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ENews: Volume 10, Issue 1, First Quarter, 2012

The JAN E-News is a quarterly online newsletter of the Job Accommodation Network. Its purpose is to keep subscribers informed about low-cost and innovative accommodation approaches; the latest trends in assistive technologies; announcements of upcoming JAN presentations, media events, trainings, and Webcasts; and legislative and policy updates promoting the employment success of people with disabilities.

An e-mail announcement is sent to an opt-in list when a new issue is available. Please use the links at the end of this document to subscribe or unsubscribe.


  1. Return to Work: A Snapshot
  2. When the Party's Over . . .
  3. Many Stand While Working
  4. When the Holiday Letdown Hits
  5. Making Your Sleigh Ergonomic
  6. Scents of the Seasons: Holiday Smells and Workplace Issues
  7. February is Heart Month
  8. 2012 New Year Beginnings: Just-In-Time Training Module Series and Effective Accommodation Practices Series (EAPS)
  9. JAN Releases New Resources
  10. E-vents
  11. JAN Exhibit and Training Schedule
  12. Subscribe to JAN Newsletter
AskJAN 2012 Tophat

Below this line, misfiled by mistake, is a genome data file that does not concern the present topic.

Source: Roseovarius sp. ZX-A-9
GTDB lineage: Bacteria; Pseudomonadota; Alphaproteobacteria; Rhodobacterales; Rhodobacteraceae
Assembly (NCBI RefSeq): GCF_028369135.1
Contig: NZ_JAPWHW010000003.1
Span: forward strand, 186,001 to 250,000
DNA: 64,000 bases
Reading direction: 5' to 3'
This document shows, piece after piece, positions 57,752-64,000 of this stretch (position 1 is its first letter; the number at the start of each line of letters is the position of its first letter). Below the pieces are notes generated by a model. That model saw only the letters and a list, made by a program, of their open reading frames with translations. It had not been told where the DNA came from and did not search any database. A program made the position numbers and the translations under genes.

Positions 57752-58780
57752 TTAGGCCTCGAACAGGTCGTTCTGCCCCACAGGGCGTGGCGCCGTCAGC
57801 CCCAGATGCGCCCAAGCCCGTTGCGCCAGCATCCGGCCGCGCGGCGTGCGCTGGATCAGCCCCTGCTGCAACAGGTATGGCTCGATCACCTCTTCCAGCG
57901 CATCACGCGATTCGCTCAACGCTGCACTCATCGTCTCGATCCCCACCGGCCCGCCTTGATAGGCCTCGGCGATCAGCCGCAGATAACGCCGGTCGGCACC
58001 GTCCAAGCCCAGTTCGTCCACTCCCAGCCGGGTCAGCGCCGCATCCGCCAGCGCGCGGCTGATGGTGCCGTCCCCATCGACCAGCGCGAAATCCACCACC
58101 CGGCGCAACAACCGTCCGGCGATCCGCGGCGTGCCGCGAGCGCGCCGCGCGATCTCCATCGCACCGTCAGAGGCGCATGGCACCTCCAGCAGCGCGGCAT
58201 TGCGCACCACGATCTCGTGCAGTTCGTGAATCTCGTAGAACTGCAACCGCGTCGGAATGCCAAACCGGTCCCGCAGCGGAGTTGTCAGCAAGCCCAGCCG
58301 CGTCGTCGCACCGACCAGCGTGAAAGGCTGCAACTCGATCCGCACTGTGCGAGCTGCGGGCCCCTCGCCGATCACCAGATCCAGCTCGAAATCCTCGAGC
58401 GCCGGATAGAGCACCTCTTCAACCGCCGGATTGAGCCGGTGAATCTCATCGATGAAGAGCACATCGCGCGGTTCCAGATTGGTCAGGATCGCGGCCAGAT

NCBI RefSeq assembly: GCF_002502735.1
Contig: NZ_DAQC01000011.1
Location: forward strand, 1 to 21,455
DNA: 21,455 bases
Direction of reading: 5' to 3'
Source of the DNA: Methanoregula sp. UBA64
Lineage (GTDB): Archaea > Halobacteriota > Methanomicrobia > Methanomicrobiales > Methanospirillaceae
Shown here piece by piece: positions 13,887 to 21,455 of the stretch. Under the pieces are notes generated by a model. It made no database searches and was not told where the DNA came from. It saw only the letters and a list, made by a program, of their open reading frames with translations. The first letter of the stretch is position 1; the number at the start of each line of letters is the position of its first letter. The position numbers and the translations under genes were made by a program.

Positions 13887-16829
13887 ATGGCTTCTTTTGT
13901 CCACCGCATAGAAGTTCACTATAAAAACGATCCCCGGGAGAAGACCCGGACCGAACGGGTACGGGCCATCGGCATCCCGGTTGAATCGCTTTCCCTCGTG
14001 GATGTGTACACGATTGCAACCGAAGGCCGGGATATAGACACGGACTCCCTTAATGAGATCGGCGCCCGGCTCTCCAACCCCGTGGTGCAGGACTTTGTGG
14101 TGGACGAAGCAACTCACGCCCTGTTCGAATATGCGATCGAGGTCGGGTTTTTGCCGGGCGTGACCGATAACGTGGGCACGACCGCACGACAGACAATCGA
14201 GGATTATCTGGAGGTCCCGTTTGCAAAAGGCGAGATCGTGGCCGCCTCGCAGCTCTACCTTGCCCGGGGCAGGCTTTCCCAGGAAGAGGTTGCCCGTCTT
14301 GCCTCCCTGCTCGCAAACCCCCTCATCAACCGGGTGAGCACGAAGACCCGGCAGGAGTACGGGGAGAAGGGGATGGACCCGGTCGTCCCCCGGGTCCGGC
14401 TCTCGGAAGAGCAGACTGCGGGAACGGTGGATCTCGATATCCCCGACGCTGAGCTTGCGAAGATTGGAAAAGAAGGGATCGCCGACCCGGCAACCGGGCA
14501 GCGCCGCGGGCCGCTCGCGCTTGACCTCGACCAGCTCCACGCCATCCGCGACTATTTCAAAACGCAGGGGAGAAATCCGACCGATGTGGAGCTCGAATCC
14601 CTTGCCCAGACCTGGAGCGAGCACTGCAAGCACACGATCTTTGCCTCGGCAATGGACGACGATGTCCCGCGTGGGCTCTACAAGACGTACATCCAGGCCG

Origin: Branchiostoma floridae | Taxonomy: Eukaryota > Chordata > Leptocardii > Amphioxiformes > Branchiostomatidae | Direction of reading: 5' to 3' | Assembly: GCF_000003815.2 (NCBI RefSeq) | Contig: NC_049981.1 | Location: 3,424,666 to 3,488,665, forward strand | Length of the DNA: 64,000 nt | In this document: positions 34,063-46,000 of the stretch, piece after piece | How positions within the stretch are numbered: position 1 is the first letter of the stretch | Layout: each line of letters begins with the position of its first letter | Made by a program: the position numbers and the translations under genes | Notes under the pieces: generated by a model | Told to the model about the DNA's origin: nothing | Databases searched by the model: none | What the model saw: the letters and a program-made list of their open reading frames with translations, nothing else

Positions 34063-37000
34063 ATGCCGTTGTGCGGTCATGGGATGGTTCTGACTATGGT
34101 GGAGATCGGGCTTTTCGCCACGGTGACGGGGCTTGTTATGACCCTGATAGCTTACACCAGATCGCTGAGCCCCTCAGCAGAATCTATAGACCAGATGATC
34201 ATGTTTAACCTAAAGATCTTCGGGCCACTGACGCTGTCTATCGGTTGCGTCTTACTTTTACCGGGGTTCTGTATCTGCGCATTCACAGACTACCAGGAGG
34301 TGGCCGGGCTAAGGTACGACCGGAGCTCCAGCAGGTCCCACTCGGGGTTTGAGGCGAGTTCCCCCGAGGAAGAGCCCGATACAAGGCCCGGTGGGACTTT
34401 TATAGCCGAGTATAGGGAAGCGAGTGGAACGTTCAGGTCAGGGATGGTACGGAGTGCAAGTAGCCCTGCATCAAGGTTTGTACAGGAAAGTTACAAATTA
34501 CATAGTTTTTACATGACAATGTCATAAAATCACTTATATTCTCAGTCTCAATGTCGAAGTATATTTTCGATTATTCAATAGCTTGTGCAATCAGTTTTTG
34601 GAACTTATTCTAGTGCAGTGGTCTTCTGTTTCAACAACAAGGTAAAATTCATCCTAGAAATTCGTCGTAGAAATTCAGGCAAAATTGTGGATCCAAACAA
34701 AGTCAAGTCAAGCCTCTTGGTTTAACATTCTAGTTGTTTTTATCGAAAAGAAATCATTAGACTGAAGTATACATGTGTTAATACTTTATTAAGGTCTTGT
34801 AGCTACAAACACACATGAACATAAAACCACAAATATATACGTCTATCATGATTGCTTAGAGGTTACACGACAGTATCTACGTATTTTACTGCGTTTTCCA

January marks the beginning of a New Year and the promise of a fresh start. But sometimes it is hard to let go of the holiday baggage we accumulated at the end of the year. Many of the articles in this quarter's ENews discuss some of the problems the holidays can create in the workplace and practical solutions to overcome these problems. We hope you find these articles helpful. Happy New Year!

1 - Return to Work: A Snapshot (Part 2 of a Continuing Series, Read Part 1)

As more than 80% of inquiries to JAN involve retention of a current employee, the importance of contributing technical assistance to stay at work and return to work programs is vital. Both practices ensure valued employees are retained, productivity is maintained, and recruiting and on-boarding costs are saved. This is the second article in a series about these important practices in the workplace. The following article results from a collaboration between JAN and Return to Work Matters (RTW Matters). RTW Matters is a practical online resource for employers and disability professionals. Look for the Join Now link on the left hand side of the RTW Matters homepage.

He Ain't Heavy...He's My Employee

In the spring of the year in 2008, on a cold and dreary day, a freezing rain fell to coat everything it touched. Dan had just parked the CDL class truck and was stepping down to move on to his next task. What Dan didn't know was that the next task would be a trip to the emergency room. When exiting the truck, Dan fell down and landed on his knee, causing a tear that eventually lead to a surgical repair. Two months later, Dan was told he could go back to work, but would have some temporary restrictions. Although his employer didn't have anything he could do within his physical capacity, they would try and "come up with something." For the next seven months, Dan remained at home and collected compensation pay at two-thirds his salary.